Israel is a world leader in cybersecurity technologies and surveillance and, on platforms like Facebook and Twitter, uses predictive social media policing systems to increasingly limit Palestinians’ freedom of expression. These systems locate users by matching traits like age, gender, and location with keywords like “resistance” and “martyr.” Israeli authorities then target these users by censoring their posts and pages, deleting their accounts, and, in the worst cases, arresting them.
This is occurring at the same time that the number of online attacks against Palestinians from Israelis are on the rise. The Israeli government and police ignore these attacks, increasing the risk of Palestinians being targeted offline by non-state actors.
7amleh – the Arab Center for the Advancement of Social Media monitors and documents racist and discriminatory speech online, and for the past three years has compiled the Index of Racism on Israeli Social Media. The latest edition, published in March 2019, shows an increase in inciting posts against Palestinians in Israeli social media networks, with such content posted every 66 seconds, up from every 71 seconds in 2017.
Facebook is the main platform where incitement against Palestinians is taking place (66%), followed by Twitter (16%), where the number of inciting posts has more than doubled since 2017. Throughout 2018, Israeli social media published a total of 474,250 insulting, racist, and inciting posts against Palestinians, mainly in reference to the July 2018 passing of the nation-state law, which declared Israel a state of the Jewish people and downgraded Arabic from an official language to one with “special status.”
On Facebook, instances of online incitement are concentrated particularly on the pages of Israeli news sites and right-wing groups. These posts are to a large degree directed against Palestinian members of the Knesset, Palestinian politicians and their political parties, and Palestinian citizens of Israel, including even mainstream figures such as television news anchor Lucy Harish. One out of ten social media posts against “Arabs,” the term used by Israelis to deny Palestinian identity, contains hate speech or calls for such violence as rape and murder.
Meanwhile, Israel has been unrelenting in its efforts to blame social media companies and threaten them with coercive legislation for the rise of Palestinian “incitement” online. What Israel has attacked as instances of Palestinian incitement is often dubious. One notable example has been the poetry of Dareen Tatour, a Palestinian citizen of Israel whose call to “resist” the occupiers in a poem she posted online in October 2015 resulted in nearly three years of house arrest and five months imprisonment. The Israeli government charged Tatour with inciting violence and terrorism, demonstrating Israel’s use of vague terminology to criminalize online activity when it serves its discriminatory interests.
In January 2017, the Knesset approved the first reading of the “Facebook Bill,” which would grant Israeli administrative courts the power to block internet content that amounts to online “incitement.” The bill would authorize the deletion of content “if it harmed human safety, public, economic, state, or vital infrastructure safety.” It applies to social media giants such as Facebook, Twitter, and YouTube, as well as search engines such as Google, and would include fining or even blocking them from operating in the country.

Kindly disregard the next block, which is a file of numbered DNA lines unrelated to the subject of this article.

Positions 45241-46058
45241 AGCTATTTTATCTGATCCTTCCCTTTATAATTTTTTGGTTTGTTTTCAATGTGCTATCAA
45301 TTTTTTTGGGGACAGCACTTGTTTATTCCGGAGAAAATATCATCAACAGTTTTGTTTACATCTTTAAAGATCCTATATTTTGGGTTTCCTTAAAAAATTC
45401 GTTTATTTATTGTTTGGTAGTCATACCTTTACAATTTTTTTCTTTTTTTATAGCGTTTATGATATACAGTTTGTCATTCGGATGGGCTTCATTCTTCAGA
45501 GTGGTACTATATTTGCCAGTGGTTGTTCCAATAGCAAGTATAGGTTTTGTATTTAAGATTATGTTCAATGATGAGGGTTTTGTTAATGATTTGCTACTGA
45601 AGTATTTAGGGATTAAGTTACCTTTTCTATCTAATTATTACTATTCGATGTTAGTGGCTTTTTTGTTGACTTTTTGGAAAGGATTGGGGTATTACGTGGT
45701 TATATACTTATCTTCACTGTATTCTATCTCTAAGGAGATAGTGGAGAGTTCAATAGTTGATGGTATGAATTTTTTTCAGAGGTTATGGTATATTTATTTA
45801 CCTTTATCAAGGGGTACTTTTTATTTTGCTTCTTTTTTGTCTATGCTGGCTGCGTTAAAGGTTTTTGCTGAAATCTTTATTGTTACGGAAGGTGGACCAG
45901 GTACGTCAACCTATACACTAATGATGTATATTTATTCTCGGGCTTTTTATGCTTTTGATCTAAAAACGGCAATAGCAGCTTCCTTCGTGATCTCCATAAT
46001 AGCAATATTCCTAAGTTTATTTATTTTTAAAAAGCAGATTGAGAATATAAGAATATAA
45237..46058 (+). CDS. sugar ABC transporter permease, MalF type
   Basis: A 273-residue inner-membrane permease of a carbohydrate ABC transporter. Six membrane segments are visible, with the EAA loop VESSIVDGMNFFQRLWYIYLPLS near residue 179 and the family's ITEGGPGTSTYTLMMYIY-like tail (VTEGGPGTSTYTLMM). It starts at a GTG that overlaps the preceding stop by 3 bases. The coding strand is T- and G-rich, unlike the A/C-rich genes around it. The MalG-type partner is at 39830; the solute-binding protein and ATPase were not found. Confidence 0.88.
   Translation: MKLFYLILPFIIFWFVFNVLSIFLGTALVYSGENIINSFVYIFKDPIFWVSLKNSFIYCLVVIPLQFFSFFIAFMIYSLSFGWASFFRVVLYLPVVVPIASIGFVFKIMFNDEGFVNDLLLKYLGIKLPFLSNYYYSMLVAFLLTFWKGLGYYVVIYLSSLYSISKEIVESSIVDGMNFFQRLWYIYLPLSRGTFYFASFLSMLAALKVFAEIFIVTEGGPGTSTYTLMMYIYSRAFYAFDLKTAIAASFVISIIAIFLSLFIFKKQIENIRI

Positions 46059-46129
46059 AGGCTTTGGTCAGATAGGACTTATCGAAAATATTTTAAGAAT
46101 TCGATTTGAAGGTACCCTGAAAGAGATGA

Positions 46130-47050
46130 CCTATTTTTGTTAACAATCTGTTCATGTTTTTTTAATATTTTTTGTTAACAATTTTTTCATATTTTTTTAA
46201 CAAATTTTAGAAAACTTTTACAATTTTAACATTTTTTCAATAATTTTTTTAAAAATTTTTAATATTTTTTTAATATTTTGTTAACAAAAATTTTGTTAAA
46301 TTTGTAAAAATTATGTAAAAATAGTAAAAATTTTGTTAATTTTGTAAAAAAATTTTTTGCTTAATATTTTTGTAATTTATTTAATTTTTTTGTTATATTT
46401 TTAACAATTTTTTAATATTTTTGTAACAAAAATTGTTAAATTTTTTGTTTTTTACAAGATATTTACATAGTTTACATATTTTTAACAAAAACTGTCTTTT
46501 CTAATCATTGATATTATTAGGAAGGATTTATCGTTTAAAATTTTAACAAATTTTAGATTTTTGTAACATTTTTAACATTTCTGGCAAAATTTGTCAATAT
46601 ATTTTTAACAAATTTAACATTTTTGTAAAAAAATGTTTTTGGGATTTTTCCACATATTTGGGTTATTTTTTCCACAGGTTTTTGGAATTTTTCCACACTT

The bill advanced to its final reading in July 2018 before Prime Minister Benjamin Netanyahu requested that it be reconsidered due to local and international criticism that it would curtail freedom of expression. The bill’s critics assert that it would primarily have negative effects on the free speech of Palestinians in the West Bank, Gaza Strip, and Israel, but also on other Israeli citizens, due to the broad and vague definitions of “incitement” and “national security.”
The bill exemplifies the influence that powerful states like Israel can exert on private corporations to uphold and drive their discriminatory political agenda – as well as how the safety and well-being of Palestinians is disregarded and undermined by the Israeli authorities.
- Facebook and all other social media platforms must develop and enforce fair and effective content moderation policies.
- The Israeli government should act against racist rhetoric online and enforce measures that protect Palestinians.
- Civil society and activists should pursue coordinated efforts at monitoring, documenting, analyzing, and reporting online racism and hate speech.
- The donor community should finance projects that support the development of independent monitoring networks and digital safety activists. Such endeavours would increase Palestinians’ ability to exercise their right to safely express themselves online.
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Ten Myths About Israel
By Ilan Pappe
In this groundbreaking book, published on the fiftieth anniversary of the Occupation, the outspoken and radical Israeli historian Ilan Pappe examines the most contested ideas concerning the origins and identity of the contemporary state of Israel.
He explores the claim that Palestine was an empty land at the time of the Balfour Declaration, as well as the formation of Zionism and its role in the early decades of nation building. He asks whether the Palestinians voluntarily left their homeland in 1948, and whether June 1967 was a war of “no choice.” Turning to the myths surrounding the failures of the Camp David Accords and the official reasons for the attacks on Gaza, Pappe explains why the two-state solution is no longer viable.
News, articles & stories from the worlds of politics & history, with a dose of retro culture.